A 3-Part Plan to Build Up to a Self-Supported Stage Race (Or Any Kick-Ass Ultra)

How do you go from being a relatively inexperienced ultrarunner to completing an extremely challenging multiday, self-supported stage race, with less than a year to train?

I spent the past ten months coaching two of my clients to make that journey. Jacob Kaplan-Moss of Davis finished the 170-mile Grand to Grand Ultra in Utah a couple of weeks ago, and Kim Bueno of Austin finished the 155-mile Atacama Challenge in Chile last week. Both finished near the top third of the field.

I’m sharing the outline of their training plan, and their stories of what the events were like, to show how to safely increase mileage and meet the myriad challenges of an ultra-long stage race. And, perhaps, to inspire your new year’s goals.

(For more info on what stage races are all about, check out this article I wrote for Trail Runner, “5 Ways to Know if a Stage Race is For You.” For more detailed training advice, please buy my book The Trail Runner’s Companion,as it goes in depth about the mental and physical prep needed to achieve this type of ultra-distance challenge.)

Part 1: Improve fitness and consistency for the marathon-to-50K distance.

Both Jacob and Kim started working with me in mid-January with new year’s goals of completing these big stage races in the fall. Jacob, a software developer, had done a few 50Ks, had barely finished one 50-miler and had DNF’ed a 100K. Kim, a trial attorney who frequently has to travel for litigation, had run a bunch of marathons and a few 50Ks, but nothing longer.

“Early in the year, I was intimidated by the idea of back-to-back-to-back long runs,” recalls Kim. “I knew I could do a few days, but I was concerned about my ability to handle a full week. Another big obstacle in my mind was gear. How could I carry everything I needed for a week on my back? The idea of a stage race was foreign to me, so I had lots of questions about the training and logistics.”

Jacob recalls, “170 miles in a week [for the Grand to Grand Ultra] sounded nearly impossible, considering that my biggest week of running previously was about 55 miles. Specifically the [52-mile] long stage had me very worried. Before this year, I’d only done two races over 50k, and neither went well … and both of those races I was rested and tapered! So the prospect of tackling a 50+ mile day with nearly 60 miles already on my legs was daunting.”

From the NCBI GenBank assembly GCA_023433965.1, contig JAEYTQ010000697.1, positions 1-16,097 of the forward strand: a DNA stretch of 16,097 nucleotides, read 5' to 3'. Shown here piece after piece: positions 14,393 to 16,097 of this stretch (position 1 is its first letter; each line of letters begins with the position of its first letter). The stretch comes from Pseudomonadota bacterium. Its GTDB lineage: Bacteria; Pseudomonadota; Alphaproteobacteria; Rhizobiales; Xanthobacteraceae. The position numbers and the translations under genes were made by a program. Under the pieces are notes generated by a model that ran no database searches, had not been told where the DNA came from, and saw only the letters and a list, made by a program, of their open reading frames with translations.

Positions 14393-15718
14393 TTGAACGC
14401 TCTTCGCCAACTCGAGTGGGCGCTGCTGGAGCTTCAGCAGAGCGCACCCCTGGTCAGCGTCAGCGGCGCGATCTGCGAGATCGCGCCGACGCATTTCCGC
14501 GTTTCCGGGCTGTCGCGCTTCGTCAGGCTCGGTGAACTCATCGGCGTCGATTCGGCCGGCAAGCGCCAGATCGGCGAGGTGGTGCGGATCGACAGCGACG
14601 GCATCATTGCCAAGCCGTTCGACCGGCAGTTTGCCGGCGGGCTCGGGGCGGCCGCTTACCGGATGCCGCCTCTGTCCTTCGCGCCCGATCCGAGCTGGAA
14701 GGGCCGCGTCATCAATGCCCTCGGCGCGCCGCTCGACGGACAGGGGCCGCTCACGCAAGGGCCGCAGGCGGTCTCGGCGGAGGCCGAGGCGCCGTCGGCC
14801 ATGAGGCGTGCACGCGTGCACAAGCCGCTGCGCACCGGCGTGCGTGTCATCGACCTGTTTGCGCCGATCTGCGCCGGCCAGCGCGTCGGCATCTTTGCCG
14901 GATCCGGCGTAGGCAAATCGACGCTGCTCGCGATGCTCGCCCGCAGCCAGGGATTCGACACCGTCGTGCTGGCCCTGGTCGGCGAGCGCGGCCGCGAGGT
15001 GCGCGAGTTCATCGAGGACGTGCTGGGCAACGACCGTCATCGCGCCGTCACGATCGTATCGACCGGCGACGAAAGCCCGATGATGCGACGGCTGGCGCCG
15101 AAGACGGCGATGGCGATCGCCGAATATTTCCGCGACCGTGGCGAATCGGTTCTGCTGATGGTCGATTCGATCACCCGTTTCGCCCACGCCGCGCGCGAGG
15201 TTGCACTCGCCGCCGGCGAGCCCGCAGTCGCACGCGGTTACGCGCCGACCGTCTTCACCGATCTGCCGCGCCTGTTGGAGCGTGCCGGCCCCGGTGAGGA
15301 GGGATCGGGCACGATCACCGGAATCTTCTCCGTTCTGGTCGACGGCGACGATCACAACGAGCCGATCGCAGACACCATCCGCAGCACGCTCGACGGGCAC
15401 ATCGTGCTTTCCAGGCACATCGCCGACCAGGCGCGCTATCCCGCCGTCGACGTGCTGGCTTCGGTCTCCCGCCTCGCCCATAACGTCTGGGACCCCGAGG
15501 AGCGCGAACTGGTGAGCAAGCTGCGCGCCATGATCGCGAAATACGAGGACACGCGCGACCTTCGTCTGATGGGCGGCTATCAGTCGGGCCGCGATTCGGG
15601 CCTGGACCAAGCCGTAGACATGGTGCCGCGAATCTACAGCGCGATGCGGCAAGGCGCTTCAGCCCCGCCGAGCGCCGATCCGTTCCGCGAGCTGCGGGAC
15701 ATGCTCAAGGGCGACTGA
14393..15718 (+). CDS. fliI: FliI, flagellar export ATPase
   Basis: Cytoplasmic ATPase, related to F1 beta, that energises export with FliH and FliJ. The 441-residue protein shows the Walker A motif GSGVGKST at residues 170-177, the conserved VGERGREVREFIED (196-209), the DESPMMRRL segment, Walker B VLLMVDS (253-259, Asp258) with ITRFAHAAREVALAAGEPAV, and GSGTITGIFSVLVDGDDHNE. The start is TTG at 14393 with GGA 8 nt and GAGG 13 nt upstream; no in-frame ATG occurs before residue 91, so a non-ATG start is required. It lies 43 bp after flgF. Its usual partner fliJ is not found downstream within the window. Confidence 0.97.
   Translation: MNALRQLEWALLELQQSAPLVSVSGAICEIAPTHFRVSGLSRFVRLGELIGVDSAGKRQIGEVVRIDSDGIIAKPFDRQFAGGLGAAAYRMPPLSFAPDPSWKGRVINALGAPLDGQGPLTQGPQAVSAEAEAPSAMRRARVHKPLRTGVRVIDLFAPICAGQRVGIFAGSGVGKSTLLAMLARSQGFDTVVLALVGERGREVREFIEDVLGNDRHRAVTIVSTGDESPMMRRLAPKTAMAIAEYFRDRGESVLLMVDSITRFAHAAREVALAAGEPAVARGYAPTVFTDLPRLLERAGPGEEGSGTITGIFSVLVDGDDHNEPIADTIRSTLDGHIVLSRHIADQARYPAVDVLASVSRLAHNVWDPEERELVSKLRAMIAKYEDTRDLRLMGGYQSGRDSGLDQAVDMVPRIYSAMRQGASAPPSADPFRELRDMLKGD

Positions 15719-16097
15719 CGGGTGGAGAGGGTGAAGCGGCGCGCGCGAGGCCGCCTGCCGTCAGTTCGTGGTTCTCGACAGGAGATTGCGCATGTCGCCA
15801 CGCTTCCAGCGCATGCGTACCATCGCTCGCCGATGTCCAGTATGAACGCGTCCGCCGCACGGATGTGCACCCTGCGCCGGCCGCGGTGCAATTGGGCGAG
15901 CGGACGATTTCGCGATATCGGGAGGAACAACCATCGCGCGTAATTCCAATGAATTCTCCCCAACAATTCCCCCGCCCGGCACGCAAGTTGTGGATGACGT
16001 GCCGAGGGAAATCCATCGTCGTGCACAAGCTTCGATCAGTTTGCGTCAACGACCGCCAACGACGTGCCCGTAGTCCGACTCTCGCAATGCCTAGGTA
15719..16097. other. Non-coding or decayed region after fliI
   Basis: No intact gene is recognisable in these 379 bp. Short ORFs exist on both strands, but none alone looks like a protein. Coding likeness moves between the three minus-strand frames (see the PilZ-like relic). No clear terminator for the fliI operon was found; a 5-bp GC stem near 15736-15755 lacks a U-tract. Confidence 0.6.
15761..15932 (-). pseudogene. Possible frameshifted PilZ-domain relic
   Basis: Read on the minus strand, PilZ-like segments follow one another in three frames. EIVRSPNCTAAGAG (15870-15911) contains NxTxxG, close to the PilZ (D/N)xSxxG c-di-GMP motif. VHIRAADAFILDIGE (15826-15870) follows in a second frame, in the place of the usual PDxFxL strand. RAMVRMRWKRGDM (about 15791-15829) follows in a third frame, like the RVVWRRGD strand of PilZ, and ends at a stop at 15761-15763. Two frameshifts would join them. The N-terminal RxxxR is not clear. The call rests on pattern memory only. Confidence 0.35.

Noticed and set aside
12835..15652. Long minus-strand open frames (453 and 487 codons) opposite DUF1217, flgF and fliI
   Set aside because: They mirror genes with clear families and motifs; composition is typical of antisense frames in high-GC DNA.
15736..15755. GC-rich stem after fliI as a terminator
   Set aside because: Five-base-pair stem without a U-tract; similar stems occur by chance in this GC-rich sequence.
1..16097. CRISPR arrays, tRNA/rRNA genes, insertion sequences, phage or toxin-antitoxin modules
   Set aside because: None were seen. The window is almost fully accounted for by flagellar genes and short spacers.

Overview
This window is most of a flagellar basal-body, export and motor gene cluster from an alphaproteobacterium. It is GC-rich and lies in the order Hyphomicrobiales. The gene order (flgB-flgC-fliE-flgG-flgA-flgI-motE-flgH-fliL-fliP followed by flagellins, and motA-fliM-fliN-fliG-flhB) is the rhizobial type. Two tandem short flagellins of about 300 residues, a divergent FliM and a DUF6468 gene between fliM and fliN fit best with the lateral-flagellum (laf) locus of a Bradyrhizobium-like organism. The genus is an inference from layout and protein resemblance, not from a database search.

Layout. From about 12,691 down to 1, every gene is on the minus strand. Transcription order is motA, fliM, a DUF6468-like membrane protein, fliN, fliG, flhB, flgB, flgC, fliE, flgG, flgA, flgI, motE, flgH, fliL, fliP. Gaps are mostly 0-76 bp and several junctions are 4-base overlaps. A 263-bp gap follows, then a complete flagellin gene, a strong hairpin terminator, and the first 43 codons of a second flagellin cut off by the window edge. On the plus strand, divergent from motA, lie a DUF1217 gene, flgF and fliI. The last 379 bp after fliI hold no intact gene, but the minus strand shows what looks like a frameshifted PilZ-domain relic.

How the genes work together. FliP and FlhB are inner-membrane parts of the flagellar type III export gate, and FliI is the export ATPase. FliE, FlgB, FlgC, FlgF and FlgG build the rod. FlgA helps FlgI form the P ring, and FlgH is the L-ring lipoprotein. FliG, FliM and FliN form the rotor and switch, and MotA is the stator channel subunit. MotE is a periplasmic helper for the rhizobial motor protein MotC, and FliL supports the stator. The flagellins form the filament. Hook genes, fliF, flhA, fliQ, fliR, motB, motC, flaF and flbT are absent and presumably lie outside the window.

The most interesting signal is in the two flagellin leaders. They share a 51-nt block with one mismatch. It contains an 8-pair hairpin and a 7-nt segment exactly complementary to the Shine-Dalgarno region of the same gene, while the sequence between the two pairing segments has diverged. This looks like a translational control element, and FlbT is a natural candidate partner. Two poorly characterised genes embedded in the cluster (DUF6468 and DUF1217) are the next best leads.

I told them to put their worries aside, hold off on planning for the stage race, and concentrate first and foremost on becoming better runners—meaning, more efficient, faster and stronger at the distances they already can handle.

Our first priority was to get on a consistent routine of running that included speedwork, hill work, long runs, and some time-efficient conditioning with an emphasis on core strength, balance and physical therapy for injury prevention. Since they both work demanding jobs, maintaining a consistent routine was no easy feat. They both ended last year with erratic weekly mileage averaging in the mid 20s to mid 30s; from January to March, we made each of their workouts purposeful and gradually increased their weekly volume to the mid to high 40s.

The biggest challenge for me was finding time to train with a busy work schedule,” says Kim. “I decided early on that running was a priority for the year. Instead of trying to squeeze in runs between work commitments, I decided to build my work schedule around my runs. With this mindset, I gave myself permission to take more time for workouts than I had in the past. Initially, I believed this would cause me to be less productive at work, but that was not the case. The training program gave me extra energy that enabled me to have a productive work year as well.”   

Kim running the Marin Ultra Challenge 50K last March. Photo by Chasqui Runner

Meanwhile, each trained for some spring races that motivated them to develop their speed as well as endurance, and that allowed them to practice race-day execution.

Jacob finishing the Napa Valley Marathon last March.

Jacob trained for and PR’ed at the Napa Valley Marathon in 3:50 in early March, and then also PR’ed at the Mendocino 50K in April with a time of 6:00. Kim ran a trail marathon in February and the Marin Ultra Challenge 50K in March, finishing strong in 6:42–not quite a PR, but she was coping with a calf strain caused by a fall on the trail and therefore ran conservatively.